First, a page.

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Google’s John Mueller Clears Confusion About Mobile-First Index

Google’s John Mueller addresses a few technical aspects of mobile-first indexing that continue to confuse site owners.

Mueller says he occasionally gets questions about how to use rel-alternate and rel-canonical links on sites with separate mobile URLs.

This information may be known to you, but Mueller felt it’s important enough to create a whole Twitter thread about, so I will go over what he said in case it’s useful to you.

Mobile-First Indexing and Canonical URLs

Mueller explains nothing has changed with mobile-first indexing as it relates to sites with separate mobile URLs using rel-canonical.

“Keep the same annotations. No changes needed,” he says in a tweet.

Mueller even created a diagram to show how nothing needs to change before and after mobile-first indexing.

Google’s John Mueller Clears Confusion About Mobile-First Index

He goes on to say what has been said from the beginning about mobile-first indexing, which is mobile versions of a site are indexed by default.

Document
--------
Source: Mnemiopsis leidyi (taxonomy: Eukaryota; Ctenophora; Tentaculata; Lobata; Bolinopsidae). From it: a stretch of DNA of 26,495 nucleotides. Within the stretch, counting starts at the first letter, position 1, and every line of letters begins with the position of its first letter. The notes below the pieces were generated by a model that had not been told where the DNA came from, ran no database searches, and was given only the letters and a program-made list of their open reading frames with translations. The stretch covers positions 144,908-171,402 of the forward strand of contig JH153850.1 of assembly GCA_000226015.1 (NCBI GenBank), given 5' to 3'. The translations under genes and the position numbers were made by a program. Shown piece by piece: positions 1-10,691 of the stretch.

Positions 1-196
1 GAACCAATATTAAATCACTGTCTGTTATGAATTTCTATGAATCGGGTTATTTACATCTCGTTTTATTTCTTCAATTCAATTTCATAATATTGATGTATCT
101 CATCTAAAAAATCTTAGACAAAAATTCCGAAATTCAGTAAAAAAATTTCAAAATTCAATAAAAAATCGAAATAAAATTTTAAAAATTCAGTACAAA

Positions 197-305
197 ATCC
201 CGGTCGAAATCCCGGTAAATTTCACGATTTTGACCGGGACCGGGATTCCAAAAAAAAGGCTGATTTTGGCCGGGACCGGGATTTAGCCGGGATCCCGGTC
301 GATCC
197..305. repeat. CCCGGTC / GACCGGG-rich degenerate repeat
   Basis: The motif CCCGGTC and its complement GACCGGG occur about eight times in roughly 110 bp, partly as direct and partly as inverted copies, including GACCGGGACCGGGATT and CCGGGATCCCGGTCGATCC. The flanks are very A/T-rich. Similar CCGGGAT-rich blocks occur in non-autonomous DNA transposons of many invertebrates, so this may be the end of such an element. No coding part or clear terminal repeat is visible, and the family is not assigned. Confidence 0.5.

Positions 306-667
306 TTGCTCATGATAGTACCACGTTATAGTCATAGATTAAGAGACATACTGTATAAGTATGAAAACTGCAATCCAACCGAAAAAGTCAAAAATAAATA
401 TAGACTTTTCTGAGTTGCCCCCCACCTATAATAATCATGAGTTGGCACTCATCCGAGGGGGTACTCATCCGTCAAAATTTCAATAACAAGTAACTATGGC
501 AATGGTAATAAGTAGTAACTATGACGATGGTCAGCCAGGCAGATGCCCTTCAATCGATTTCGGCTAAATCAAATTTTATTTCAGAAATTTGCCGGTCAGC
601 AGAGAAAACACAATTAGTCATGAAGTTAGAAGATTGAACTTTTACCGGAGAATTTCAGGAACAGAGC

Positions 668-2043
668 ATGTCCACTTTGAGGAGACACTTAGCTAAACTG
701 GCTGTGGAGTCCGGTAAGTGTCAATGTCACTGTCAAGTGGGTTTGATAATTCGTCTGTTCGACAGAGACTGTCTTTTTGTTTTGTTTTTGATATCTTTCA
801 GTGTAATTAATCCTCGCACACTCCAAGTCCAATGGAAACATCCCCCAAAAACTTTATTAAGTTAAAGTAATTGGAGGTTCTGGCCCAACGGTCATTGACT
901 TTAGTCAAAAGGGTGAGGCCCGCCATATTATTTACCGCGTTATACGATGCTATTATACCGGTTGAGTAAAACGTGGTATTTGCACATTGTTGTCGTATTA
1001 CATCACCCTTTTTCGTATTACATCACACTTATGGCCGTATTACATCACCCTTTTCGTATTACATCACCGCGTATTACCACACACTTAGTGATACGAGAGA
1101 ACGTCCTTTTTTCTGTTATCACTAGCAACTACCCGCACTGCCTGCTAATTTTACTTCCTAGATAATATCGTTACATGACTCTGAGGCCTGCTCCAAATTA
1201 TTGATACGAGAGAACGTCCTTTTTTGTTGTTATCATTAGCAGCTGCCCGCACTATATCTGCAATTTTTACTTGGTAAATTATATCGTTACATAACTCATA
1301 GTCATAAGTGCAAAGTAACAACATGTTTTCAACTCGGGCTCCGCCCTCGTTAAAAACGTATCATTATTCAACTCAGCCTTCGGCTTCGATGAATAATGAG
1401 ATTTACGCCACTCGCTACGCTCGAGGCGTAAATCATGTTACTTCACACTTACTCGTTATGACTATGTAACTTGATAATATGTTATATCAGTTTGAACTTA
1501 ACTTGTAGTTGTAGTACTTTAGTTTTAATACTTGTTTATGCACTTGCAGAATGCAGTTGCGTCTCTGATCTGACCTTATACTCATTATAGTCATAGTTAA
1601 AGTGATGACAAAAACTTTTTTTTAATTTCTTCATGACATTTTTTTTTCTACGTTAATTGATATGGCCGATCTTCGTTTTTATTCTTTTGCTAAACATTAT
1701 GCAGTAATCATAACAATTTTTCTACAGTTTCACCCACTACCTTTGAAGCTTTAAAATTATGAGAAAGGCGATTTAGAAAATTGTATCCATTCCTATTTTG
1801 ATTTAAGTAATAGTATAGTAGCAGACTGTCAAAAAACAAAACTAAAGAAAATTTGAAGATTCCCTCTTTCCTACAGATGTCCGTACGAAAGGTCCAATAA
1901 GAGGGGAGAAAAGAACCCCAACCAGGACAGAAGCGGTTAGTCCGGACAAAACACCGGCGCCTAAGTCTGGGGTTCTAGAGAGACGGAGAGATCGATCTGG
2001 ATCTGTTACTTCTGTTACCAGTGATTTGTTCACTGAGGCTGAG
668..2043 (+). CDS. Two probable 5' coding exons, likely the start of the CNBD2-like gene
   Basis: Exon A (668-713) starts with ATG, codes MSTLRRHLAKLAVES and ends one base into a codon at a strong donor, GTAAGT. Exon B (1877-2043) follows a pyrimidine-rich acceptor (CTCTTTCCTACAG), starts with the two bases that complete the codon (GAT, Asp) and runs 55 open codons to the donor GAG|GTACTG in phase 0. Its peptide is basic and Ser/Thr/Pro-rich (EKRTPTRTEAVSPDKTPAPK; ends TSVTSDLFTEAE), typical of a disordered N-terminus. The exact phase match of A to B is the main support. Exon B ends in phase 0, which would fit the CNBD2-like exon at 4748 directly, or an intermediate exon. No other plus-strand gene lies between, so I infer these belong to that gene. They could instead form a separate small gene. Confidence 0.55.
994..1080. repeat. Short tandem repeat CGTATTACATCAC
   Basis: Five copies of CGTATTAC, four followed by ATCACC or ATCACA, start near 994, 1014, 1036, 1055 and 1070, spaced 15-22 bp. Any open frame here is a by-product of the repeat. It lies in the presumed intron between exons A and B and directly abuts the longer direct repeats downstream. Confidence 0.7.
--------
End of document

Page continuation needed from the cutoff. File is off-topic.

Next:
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In the case of sites with separate mobile URLs, that means the m-dot version is used for indexing.

“The change with mobile first indexing is that we’ll use the mobile version (m-dot) as the version for indexing, instead of the www (desktop) version. For most sites, this change has already happened. If your site is already indexed with mobile, nothing will change.”

Google will use the mobile URL as canonical even if the rel-canonical points to desktop.

Again, there are no changes needed in order for Google to do this. It doesn’t matter which URL version is listed in the sitemap.

Where site owners can come in and assist Google is through setting up redirects by device type.


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If a desktop user accesses the mobile version, they should be redirected to the desktop URL. If a mobile user accesses the desktop version, they should be redirected to the mobile version.

Here’s where things get more technical as Mueller brings hreflang into this discussion.

“If you use m-dot URLs + hreflang, the hreflang annotations should be by device type. Desktop hreflangs point to desktop URLs, mobile hreflangs point to mobile URLs. M-dot + hreflang is hard & confusing.”

Lastly, Mueller adds that sites with separate mobile URLs using hreflang are better off moving to a responsive setup with their next site upgrade.

Read the full discussion around this subject by viewing Mueller’s tweet thread below:


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